It’s really hard to fathom how often the Patriots have been playing in the AFC Championship Game. I mean, eight straight of anything seems like a little much. Daniel Radcliffe filmed eight straight Harry Potter movies and now I’m pretty sure he willingly avoids wearing glasses in public. There was literally a show in the late 1970s called: Eight is Enough. So, I think we can all agree, we’ve reached a point of diminishing returns here. However, despite that immense pedigree, New England isn’t favored this Sunday in its matchup in Kansas City. In fact, it’ll be the first time the Patriots are underdogs in a football game since 2015. How will that turning of the tables impact your Showdown lineup construction? Let’s get into it.

In this article, I will outline the potential game script for the two possible outcomes of this matchup (we’re like Donovan McNabb here — we don’t believe in ties). Based on these narratives, I’ll highlight the players who would stand to benefit from the events of the night going down in such a manner. After the hypothetical exercise, I’ll crown a winner, name a Captain’s Pick, and give some locks for the slate.

Note: All salaries will be Flex prices unless noted as Captain’s Pick prices.


Sammy Watkins, $8,100 Captain’s Pick, $5,400 Flex — Expect the Patriots to focus on Tyreek Hill and Travis Kelce, thus daring Damien Williams and Watkins to beat them. Watkins’ foot looked healthy against the Colts last week as he played on 76-of-82 snaps and saw 19.5 percent of Patrick Mahomes’ targets.
Projection: 7 targets


— The Patriots have won seven of their last eight games as underdogs.

— The Chiefs have won each of their last three night games.

— The road team has covered the spread in six of the last seven Sunday night games between AFC teams.

— The Chiefs have lost six of their last seven postseason games at Arrowhead Stadium.

— James White has scored a touchdown in each of the last four road night games for the Patriots.

Stats provided by DraftKings Sportsbook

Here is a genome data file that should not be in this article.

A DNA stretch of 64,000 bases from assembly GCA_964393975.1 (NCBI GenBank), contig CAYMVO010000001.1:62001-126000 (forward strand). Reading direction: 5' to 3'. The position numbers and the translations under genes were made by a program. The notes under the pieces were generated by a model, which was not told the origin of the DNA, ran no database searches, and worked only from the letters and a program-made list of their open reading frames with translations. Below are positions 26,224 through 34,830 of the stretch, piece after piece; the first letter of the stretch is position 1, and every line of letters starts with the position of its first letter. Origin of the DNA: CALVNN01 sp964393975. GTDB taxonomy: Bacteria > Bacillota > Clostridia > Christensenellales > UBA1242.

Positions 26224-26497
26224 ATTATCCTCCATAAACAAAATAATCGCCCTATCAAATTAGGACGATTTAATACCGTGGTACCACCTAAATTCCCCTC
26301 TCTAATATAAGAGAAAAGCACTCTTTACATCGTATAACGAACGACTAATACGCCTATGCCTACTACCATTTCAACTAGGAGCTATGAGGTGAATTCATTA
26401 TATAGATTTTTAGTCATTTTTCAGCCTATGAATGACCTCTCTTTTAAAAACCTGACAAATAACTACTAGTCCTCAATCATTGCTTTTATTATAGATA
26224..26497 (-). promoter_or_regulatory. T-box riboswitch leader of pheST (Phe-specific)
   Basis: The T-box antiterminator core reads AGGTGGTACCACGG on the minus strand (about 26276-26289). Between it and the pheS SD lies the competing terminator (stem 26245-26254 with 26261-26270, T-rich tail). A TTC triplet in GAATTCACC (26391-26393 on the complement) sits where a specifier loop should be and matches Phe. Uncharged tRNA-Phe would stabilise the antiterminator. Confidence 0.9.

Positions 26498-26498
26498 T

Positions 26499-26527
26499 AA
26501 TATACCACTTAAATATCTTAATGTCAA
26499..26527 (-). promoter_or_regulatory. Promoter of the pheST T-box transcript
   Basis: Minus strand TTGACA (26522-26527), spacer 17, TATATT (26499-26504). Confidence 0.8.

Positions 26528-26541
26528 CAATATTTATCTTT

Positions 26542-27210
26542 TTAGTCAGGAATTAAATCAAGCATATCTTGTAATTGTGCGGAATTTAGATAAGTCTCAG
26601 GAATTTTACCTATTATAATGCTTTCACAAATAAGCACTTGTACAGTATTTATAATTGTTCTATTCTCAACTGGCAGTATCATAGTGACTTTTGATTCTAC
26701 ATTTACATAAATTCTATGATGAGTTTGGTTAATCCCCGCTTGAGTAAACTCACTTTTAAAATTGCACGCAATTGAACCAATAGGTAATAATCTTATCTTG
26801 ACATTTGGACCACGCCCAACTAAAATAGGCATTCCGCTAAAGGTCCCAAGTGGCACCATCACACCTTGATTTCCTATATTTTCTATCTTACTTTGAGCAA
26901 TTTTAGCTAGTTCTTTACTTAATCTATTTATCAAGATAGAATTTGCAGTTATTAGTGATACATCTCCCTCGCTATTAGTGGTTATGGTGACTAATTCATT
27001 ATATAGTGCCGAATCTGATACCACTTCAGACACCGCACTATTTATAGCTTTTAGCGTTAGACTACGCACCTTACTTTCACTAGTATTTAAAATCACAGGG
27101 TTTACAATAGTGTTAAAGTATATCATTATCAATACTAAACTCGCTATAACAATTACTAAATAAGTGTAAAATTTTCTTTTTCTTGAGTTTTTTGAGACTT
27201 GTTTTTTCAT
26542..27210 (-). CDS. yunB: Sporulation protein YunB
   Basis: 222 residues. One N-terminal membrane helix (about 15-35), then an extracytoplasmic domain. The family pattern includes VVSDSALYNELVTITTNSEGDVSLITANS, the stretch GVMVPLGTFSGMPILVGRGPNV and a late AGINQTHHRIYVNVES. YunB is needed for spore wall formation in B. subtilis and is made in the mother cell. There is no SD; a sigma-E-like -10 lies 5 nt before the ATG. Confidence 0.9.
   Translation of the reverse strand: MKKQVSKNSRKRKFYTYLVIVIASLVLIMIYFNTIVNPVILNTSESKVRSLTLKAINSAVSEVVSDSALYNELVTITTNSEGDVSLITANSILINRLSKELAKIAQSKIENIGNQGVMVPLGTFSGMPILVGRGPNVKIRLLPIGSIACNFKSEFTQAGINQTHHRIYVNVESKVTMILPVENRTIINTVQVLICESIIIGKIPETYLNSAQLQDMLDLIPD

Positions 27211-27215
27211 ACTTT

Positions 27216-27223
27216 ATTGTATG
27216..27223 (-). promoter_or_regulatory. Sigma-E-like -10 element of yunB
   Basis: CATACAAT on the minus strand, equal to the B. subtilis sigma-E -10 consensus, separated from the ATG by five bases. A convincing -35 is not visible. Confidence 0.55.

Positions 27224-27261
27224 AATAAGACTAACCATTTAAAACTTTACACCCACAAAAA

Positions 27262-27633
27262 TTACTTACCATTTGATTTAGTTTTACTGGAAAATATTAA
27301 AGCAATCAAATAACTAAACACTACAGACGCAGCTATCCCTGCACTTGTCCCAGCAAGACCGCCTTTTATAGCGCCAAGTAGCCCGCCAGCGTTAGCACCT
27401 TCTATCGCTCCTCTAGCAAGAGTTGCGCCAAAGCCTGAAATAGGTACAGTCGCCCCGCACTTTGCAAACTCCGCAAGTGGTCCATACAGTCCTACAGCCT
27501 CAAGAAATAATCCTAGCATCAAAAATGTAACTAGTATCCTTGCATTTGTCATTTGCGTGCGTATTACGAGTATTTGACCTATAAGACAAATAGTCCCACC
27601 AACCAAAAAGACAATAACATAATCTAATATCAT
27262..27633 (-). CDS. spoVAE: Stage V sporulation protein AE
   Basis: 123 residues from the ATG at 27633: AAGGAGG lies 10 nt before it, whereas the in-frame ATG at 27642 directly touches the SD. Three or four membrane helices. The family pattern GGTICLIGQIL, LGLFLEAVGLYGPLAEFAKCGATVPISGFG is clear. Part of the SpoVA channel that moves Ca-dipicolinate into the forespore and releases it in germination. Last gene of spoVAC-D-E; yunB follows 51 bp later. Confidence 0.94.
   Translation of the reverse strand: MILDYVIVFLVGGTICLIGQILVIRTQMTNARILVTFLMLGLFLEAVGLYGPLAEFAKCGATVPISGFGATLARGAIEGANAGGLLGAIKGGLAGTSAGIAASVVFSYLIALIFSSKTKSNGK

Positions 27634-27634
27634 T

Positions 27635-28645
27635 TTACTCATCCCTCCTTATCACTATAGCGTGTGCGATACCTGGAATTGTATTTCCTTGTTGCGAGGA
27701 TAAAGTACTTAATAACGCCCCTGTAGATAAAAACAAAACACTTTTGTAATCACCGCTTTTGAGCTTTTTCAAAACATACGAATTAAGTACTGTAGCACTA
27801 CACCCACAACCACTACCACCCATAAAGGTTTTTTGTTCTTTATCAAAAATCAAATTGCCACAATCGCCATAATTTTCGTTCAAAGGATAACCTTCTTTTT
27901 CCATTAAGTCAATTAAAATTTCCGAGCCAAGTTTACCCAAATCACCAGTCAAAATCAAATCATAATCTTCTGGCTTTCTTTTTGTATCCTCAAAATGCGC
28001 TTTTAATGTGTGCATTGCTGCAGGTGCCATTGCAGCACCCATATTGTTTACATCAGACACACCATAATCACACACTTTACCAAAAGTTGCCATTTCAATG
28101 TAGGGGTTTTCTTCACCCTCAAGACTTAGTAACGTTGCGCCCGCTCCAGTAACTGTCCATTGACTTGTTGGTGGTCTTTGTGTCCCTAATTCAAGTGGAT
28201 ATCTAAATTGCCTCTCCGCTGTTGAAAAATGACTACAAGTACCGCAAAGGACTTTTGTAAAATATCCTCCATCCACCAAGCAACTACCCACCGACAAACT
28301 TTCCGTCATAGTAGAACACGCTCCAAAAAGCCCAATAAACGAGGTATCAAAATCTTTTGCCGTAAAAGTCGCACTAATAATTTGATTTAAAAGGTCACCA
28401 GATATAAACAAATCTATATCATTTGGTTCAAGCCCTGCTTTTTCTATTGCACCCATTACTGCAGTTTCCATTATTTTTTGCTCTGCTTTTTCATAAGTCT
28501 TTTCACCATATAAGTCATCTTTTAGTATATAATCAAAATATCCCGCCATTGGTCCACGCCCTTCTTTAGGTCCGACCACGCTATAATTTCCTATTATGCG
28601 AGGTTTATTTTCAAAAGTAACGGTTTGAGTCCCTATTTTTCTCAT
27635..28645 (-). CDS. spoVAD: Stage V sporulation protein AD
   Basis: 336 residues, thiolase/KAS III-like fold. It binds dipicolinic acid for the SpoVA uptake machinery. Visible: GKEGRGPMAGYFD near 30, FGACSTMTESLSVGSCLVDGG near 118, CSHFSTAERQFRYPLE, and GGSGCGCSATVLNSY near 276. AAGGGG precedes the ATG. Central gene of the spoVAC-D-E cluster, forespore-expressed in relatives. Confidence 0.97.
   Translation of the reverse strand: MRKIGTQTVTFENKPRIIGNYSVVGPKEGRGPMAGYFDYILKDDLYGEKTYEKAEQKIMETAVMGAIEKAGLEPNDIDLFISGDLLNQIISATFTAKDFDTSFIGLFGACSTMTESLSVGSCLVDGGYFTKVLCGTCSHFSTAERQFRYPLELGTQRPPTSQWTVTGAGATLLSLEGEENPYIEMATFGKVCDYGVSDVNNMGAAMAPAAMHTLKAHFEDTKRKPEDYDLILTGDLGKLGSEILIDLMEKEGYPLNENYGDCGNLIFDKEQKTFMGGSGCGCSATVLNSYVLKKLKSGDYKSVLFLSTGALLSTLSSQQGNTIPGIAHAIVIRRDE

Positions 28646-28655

If the Chiefs Win…

If you had been hoping to get some sort of playoff discount with Patrick Mahomes ($11,400) this weekend, think again. The pivot is a full $1K more expensive than every other player on this slate, understandable considering his regular season numbers. Mahomes led the NFL in 300-yard passing games (10), passing touchdowns (50) and fantasy points per drop back among quarterbacks with at least 200 attempted throws (0.67). He was other-worldly from a DFS perspective for the first three months of the year, right up until mid-December, where he’s still been great, but has certainly taken a step down in raw output. Mahomes had never been held below 20.0 DKFP before the Chiefs’ Week 15 meeting with the Chargers and, since then, he’s been held below the mark in three of the team’s past four games — including last Sunday’s win over the Colts. Still, you can probably chalk most of the dip in production to variance.

Mahomes, who attempted 105 red-zone passes throughout the regular season, averaged 6.8 throws per game inside the 20-yard line from Week 1 to Week 14. That figure fell to 5.7 across Kansas City’s final three contests, yet, that ratio would remain a top-10 mark in football. There’s also the fact that Mahomes led the league in touchdown passes of over 40 yards (7). With the Patriots likely to keep the Chiefs’ offense more engaged than Indianapolis, the QB is, as always, quite viable.

I’m not exactly terrified of New England’s improved passing defense, either. Though the unit did conclude 2018 in the top half of the NFL by DVOA, the final stretch of the Patriots’ schedule wasn’t exactly daunting. From Week 8 on, New England squared off with the Bills twice (dead-last in AFC passing DVOA); the Jets twice (second-worst in AFC passing DVOA), the Dolphins (third-worst in AFC passing DVOA), and the Titans (fourth-worst in AFC passing DVOA). However, when faced with the task of defending an above-average passing attack, like, well, Kansas City; the Patriots were torched for 352 yards and four touchdowns.